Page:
You have two main options for taking ownership of the house from a relative. With the first option, your relative can give you the property as a gift. After you take ownership of the property, you can do a cash out refinance and use the proceeds however you want, including to pay back your relative.
There are a couple of points to keep in mind if you do a cash out refinance. First, the loan-to-value (LTV) ratio for a cash out refinance is lower than for a regular refinance or for a home purchase mortgage.
For a cash out refinance of a single unit property that you live in, the maximum LTV ratio is 80% and for a two-to-four unit property the maximum LTV ratio is 75%. Using a lower LTV ratio limits the proceeds you can take out of the property and therefore how much you pay back your relative. In short, you may not be able to pay your relative full value for the property, at least not by refinancing.
Additionally, the mortgage rate for a cash out refinance is higher than for a standard mortgage when you receive no proceeds from the loan. We recommend that you contact multiple lenders in the table below to find the best refinance terms including the lowest rate and fees.View All Lenders
There are a couple of other factors to consider if your relative gifts you a property. If the property has a mortgage on it, your relative likely needs repay the mortgage prior to giving the property to you.
In most cases when the ownership of a property is transferred to a new person, such as via a gift, the ownership change triggers an acceleration clause in the mortgage that enables the lender to demand the immediate repayment of the outstanding loan balance, in full. In your case that means that your relative may be required to pay off any mortgage balance when he or she gifts you the property.
Another point to understand is that depending on the lender and the mortgage program, you may be required to own the property for six-to-twelve months before you can do a cash out refinance. If you live in the home as your primary residence, you may not be required to wait but it you use the property as a rental you may be required to wait a certain period of time before you apply for the mortgage. You can confirm this point with lenders after you take title to the property.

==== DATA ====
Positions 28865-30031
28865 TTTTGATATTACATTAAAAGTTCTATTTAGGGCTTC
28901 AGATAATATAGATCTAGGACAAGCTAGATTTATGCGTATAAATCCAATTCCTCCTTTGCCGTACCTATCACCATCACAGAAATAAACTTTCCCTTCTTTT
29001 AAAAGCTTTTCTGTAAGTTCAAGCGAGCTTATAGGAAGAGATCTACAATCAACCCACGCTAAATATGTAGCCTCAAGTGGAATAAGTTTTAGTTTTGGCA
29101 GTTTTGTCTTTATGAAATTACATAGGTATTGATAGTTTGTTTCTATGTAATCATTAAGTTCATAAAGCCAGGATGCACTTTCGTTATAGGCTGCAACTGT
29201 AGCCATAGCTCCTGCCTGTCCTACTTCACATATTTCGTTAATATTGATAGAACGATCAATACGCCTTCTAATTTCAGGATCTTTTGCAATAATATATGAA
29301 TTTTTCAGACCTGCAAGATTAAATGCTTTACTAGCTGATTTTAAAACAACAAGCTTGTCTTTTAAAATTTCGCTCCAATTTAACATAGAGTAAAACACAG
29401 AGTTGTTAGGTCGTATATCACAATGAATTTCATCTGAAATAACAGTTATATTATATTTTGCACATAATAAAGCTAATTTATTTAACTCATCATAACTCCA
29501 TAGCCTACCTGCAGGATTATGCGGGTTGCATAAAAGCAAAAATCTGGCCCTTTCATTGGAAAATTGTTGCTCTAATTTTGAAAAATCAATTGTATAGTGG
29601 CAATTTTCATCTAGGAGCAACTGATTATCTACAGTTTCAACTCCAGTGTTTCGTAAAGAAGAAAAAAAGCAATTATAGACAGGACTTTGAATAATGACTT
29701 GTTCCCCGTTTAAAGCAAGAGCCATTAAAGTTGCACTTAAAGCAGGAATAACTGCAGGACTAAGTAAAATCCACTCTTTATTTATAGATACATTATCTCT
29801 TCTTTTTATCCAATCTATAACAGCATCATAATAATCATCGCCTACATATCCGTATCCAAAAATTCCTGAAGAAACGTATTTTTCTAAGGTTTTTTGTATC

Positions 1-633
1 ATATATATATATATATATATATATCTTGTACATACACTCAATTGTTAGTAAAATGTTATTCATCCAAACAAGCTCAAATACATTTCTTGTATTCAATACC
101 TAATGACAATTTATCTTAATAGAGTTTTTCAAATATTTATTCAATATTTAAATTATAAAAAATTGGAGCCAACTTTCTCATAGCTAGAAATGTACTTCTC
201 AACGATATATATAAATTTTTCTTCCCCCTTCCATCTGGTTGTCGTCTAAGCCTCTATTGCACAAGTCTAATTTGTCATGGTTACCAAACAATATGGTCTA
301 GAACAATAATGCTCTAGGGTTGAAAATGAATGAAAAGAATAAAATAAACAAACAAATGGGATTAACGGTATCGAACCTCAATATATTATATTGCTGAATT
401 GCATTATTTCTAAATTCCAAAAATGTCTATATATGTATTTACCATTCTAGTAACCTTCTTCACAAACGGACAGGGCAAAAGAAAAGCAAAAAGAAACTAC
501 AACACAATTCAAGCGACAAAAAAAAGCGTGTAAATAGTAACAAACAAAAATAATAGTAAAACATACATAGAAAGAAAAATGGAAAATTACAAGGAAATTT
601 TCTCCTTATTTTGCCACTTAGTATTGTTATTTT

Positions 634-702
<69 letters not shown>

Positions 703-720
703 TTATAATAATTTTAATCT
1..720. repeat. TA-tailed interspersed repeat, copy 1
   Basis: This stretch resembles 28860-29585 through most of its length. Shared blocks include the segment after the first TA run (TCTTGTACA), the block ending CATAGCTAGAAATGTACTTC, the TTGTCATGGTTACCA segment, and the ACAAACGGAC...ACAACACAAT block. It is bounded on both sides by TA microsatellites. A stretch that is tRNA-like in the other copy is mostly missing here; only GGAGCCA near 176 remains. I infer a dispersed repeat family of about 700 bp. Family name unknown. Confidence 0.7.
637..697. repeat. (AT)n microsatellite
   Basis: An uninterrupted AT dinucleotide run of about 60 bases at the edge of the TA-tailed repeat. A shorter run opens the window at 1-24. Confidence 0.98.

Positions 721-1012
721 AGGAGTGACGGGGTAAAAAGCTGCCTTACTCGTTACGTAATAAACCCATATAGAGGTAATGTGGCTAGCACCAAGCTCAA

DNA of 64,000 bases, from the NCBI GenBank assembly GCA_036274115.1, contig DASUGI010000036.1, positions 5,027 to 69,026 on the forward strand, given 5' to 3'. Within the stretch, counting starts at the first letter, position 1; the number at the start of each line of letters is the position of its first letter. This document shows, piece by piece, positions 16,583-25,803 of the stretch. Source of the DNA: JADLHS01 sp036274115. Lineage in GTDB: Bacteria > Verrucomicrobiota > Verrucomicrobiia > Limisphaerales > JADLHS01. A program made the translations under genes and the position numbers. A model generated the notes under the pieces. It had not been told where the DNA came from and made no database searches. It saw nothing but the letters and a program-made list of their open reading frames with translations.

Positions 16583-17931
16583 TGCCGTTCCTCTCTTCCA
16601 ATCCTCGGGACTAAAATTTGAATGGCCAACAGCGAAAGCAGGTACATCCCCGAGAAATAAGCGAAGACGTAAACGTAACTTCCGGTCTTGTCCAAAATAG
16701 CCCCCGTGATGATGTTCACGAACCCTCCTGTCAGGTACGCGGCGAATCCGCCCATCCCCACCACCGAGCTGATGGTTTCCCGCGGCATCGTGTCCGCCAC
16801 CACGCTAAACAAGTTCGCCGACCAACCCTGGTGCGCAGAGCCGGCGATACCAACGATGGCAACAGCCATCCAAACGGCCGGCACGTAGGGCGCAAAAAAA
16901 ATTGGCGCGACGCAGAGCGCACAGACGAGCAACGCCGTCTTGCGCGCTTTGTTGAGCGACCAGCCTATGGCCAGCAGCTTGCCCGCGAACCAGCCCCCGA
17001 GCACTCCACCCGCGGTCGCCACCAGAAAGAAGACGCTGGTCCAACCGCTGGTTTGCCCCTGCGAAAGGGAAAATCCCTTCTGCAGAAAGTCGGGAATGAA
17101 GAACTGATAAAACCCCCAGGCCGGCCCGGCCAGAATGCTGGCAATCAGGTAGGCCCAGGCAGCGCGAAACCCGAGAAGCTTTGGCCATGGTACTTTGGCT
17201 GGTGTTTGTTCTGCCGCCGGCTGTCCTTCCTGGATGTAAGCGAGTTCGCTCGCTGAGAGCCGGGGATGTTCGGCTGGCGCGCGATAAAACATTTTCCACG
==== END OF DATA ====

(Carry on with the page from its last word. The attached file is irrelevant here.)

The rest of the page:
Finally, receiving the property as a gift may have tax consequences so we advise you to consult a real estate attorney or accountant to understand any potential tax implications. Both you and your relative want to make sure that the gifting and receiving of the property is handled properly on your tax filings.
The second option for taking ownership of the property from your relative is to simply buy the property from her or him. In this scenario you would obtain a mortgage to buy the home and your relative would receive the proceeds from the sale.
Because this mortgage is a home purchase loan, you are eligible for a much higher LTV ratio -- up to 97% -- which means you could qualify for a higher mortgage amount. Plus, the interest rate for a purchase mortgage is usually lower than for a cash out refinance, so you save money on interest expense.
Qualifying for a mortgage is a little tricky when you buy a home from a relative but as long as the sale transaction is negotiated on an arms length basis and you pay a fair market price for the property you should be approved for the loan. The key point is to pay a price that is relatively consistent with the property value according to the appraisal report.
Both the property purchase and the cash out refinance scenarios require you to qualify for a mortgage based on your debt-to-income ratio, credit score, employment history and other factors. If it is challenging for you to qualify for a mortgage based on standard lender guidelines, one variation is to buy the property from your relative and have her or him provide the mortgage to you, which is known as seller financing.
Review How Seller Financing Works
In this case your relative is still required to pay off her or his existing mortgage -- because ownership of the property is transferred to you -- but the mortgage terms offered by your relative may be more favorable to you. In short, it may be easier to qualify and more affordable if your relative offers you a mortgage as compared to applying for a loan with a lender such as a bank.« Return to Q&A Home About the author